KANSAS CITY, Mo. (AP) - Justin Houston cuts an imposing figure standing in front of his locker in the Chiefs' practice facility. The rookie linebacker is 6-foot-3, 270 pounds of muscle, his right eye a bloody red, a large scar on his chest and a tattoo inked across his right shoulder.
It's little wonder he's such a ferocious pass rusher he recorded the first three sacks of his career last Sunday at Chicago. Who would want to get in his way?
Then you talk to him and you realize the image doesn't match reality.
Sure, he's a big guy with bulging biceps, but he's thoughtful and polite. The bloody eye came from getting poked a couple weeks back against New England. That scar across his chest is from when he had a cyst removed as a child. And the scrolling tattoo reads, "Only God Can Judge Me," a reflection both of his faith and his upbringing, which was never all that easy.
He's the sixth of 11 children raised by his mother, Kim Houston - nine boys and two girls in a crowded house in Statesboro, a small town in southeast Georgia. His grandmother helped raise the kids, and although Houston said he knows his father, he was never a part of their lives.
"I don't know how she did it," Houston said of his mother, his sentences short and crisp, never revealing much beyond whatever is asked. "She's a tough woman."
Backyard football games with his brothers were sometimes as competitive as what he's facing on Sundays, especially because there were so many siblings older than he was. Of course, little Justin never would back down, and that determination in part carried him to a football scholarship at Georgia.
"It does push you," he said, "because growing up, you see your older brother doing something, you try to do it like him. That's a big reason I'm here right now."
Houston stops midsentence as a couple of reporters with TV cameras approach, eager to talk about his masterful performance at Chicago. It was the culmination of a season's worth of work, of coming so close to a sack so many times and tackling nothing but air. Three times Houston brought down Caleb Hanie behind the line of scrimmage, the sacks a big reason why the Chiefs won 10-3.
Once the camera lights are turned off, and the lenses have moved off to some other corner of the locker room, Houston's voice drops as he talks about the trouble he ran into.
Houston had just wrapped up a breakthrough junior season for the Bulldogs that included 10 sacks and his only interception. His draft stock had never been higher, especially given his ability to play in a 3-4 defense. It continued to rise when he went to the NFL Combine and produced 30 bench press reps, a 36.5-inch vertical jump, and a 40-yard dash that would make some running backs jealous.
Then word leaked Houston tested positive for a banned substance - it was reportedly marijuana, though he hasn't discussed it. He was immediately saddled with a reputation as a problem child, and when the draft began, he watched players with lesser resumes get selected, his first-round talent falling through the second round and into the third.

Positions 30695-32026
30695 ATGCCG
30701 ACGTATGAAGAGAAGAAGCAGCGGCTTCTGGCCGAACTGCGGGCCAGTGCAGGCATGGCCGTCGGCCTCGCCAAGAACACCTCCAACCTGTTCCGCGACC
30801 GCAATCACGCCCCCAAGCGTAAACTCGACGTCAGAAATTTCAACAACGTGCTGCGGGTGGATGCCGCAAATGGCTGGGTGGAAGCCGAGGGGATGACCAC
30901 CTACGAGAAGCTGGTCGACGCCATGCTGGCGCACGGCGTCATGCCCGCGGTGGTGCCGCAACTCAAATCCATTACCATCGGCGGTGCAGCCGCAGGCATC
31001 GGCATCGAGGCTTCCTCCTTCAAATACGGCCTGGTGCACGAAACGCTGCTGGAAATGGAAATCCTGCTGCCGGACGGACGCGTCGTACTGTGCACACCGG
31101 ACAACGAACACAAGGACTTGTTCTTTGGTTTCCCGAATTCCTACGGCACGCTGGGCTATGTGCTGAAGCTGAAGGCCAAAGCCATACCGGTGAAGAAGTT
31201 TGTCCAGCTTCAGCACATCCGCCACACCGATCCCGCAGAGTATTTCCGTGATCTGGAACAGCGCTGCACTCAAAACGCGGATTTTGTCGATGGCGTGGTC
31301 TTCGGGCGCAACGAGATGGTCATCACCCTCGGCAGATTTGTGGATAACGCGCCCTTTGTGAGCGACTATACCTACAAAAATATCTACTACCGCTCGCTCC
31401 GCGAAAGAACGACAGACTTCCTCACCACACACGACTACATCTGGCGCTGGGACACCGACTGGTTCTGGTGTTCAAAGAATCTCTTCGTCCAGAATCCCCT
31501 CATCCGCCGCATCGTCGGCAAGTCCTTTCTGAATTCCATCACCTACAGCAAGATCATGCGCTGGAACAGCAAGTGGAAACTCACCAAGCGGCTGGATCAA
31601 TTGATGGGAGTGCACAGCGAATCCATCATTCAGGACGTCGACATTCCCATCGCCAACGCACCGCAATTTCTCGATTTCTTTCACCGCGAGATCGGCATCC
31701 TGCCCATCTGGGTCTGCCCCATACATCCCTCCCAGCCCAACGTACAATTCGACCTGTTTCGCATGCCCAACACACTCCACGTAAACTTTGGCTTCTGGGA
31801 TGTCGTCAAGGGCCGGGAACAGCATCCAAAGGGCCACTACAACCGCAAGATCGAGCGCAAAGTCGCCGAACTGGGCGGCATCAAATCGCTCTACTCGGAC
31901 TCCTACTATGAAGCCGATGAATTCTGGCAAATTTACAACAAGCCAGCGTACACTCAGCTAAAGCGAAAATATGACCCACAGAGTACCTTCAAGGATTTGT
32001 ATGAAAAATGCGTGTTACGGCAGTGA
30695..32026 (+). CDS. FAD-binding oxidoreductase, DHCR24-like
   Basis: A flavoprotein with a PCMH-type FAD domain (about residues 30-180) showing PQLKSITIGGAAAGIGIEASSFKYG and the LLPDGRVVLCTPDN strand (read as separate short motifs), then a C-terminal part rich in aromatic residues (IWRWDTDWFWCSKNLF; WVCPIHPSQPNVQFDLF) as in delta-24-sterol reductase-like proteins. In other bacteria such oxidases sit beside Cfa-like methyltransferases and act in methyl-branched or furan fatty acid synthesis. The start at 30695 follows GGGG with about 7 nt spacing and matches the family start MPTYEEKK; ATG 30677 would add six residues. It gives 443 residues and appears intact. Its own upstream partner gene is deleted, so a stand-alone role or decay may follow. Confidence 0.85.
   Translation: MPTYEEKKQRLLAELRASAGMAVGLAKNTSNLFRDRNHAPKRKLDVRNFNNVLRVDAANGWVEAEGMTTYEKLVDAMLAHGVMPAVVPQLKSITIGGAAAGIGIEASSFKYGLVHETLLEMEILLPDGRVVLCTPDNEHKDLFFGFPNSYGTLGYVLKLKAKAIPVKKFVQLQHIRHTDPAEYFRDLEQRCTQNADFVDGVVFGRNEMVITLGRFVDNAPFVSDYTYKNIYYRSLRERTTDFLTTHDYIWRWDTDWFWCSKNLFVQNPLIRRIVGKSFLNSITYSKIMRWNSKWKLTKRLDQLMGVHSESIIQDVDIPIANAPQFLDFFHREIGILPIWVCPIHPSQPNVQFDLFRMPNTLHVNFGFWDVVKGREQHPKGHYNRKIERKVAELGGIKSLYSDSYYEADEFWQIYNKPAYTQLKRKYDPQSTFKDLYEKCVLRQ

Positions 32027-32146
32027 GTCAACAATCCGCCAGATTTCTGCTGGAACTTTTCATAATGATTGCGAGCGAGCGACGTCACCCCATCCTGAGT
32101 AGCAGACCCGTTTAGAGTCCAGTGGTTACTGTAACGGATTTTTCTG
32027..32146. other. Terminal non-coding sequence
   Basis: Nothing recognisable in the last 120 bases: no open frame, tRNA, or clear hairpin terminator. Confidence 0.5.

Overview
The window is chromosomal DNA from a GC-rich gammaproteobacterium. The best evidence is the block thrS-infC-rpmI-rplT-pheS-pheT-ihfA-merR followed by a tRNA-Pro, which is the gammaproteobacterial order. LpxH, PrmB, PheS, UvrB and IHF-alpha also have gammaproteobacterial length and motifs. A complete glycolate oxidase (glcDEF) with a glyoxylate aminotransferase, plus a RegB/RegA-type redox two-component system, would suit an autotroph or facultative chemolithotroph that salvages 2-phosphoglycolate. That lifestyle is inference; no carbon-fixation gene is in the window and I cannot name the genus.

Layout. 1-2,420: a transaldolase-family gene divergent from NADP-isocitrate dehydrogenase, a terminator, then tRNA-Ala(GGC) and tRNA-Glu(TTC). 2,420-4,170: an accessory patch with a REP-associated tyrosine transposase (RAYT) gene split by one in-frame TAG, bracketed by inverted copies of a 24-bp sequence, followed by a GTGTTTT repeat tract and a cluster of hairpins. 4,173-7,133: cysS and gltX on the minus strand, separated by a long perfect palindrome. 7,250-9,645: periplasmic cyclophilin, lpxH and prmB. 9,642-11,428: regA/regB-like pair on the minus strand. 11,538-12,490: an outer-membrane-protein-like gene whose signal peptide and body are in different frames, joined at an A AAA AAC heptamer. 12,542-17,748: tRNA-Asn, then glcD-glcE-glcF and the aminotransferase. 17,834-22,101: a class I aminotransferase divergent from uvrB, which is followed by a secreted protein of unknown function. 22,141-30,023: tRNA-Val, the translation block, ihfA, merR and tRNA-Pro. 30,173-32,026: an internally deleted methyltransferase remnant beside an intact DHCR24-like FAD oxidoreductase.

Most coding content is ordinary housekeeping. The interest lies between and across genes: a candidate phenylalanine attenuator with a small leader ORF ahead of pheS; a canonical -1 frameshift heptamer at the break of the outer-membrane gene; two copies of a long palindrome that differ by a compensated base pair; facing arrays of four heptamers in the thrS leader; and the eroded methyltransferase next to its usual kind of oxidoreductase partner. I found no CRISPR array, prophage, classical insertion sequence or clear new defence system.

The Chiefs had already gambled on wide receiver Jonathan Baldwin in the first round, someone with his own baggage from college, but still thought enough of Houston to take a chance on him.
"This league is about the players, it really is," Chiefs coach Todd Haley said. "You got to have good players. You see young guys come in that you feel like has lots of potential, but someone didn't take him first overall, so he was there when we had a chance to take him."
Like most rookies, the NFL lockout slowed Houston's development. So did protracted negotiations over his contract, which forced him to arrive late when training camp finally started.
Haley knew someone needed to emerge as a viable threat opposite Tamba Hali, the Chiefs' all-everything pass rusher. He started Houston in base defensive sets, and then tried him in sub-package work before he finally took over as an every-down player the past few weeks.
His numbers didn't reflect his performance against Pittsburgh, though he caused havoc for Ben Roethlisberger. The stat line finally showed up against the Bears, when he tore through a stout offensive line with a combination of speed and power that general manager Scott Pioli hoped to see when he called his name with the 70th overall pick in the draft.
"He's been doing a great job," said linebacker Derrick Johnson, who could set the franchise single-season tackles record in part because of what Houston and Hali have done on the edges.
Johnson and Hali were each drafted by the Chiefs, developed into stars and have signed long-term contracts to stay with the franchise. While it's far too early to say that's what the future holds for Houston, Haley makes it clear he has no ceiling. He may struggle in pass coverage, and he can get a little stronger and improve his technique, but all the tools are there to make that happen.
It's just a matter of making sure Houston continues to develop.